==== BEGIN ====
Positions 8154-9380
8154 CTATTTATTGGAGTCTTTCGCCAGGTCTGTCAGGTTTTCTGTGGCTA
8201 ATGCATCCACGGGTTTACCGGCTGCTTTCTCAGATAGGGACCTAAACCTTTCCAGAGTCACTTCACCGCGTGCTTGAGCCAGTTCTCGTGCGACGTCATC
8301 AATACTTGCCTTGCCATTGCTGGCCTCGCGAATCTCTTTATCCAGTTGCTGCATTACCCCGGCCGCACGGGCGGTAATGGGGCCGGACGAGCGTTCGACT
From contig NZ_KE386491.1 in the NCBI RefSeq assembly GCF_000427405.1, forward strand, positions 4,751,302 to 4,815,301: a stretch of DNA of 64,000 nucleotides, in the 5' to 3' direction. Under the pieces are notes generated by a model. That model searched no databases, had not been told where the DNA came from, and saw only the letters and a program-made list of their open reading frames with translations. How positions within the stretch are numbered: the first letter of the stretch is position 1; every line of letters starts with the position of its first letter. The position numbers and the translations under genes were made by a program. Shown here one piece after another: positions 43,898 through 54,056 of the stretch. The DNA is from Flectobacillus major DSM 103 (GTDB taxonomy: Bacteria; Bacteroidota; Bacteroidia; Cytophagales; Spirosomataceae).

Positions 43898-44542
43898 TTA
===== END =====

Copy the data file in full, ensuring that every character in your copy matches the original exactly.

Positions 8154-9380
8154 CTATTTATTGGAGTCTTTCGCCAGGTCTGTCAGGTTTTCTGTGGCTA
8201 ATGCATCCACGGGTTTACCGGCTGCTTTCTCAGATAGGGACCTAAACCTTTCCAGAGTCACTTCACCGCGTGCTTGAGCCAGTTCTCGTGCGACGTCATC
8301 AATACTTGCCTTGCCATTGCTGGCCTCGCGAATCTCTTTATCCAGTTGCTGCATTACCCCGGCCGCACGGGCGGTAATGGGGCCGGACGAGCGTTCGACT
From contig NZ_KE386491.1 in the NCBI RefSeq assembly GCF_000427405.1, forward strand, positions 4,751,302 to 4,815,301: a stretch of DNA of 64,000 nucleotides, in the 5' to 3' direction. Under the pieces are notes generated by a model. That model searched no databases, had not been told where the DNA came from, and saw only the letters and a program-made list of their open reading frames with translations. How positions within the stretch are numbered: the first letter of the stretch is position 1; every line of letters starts with the position of its first letter. The position numbers and the translations under genes were made by a program. Shown here one piece after another: positions 43,898 through 54,056 of the stretch. The DNA is from Flectobacillus major DSM 103 (GTDB taxonomy: Bacteria; Bacteroidota; Bacteroidia; Cytophagales; Spirosomataceae).

Positions 43898-44542
43898 TTA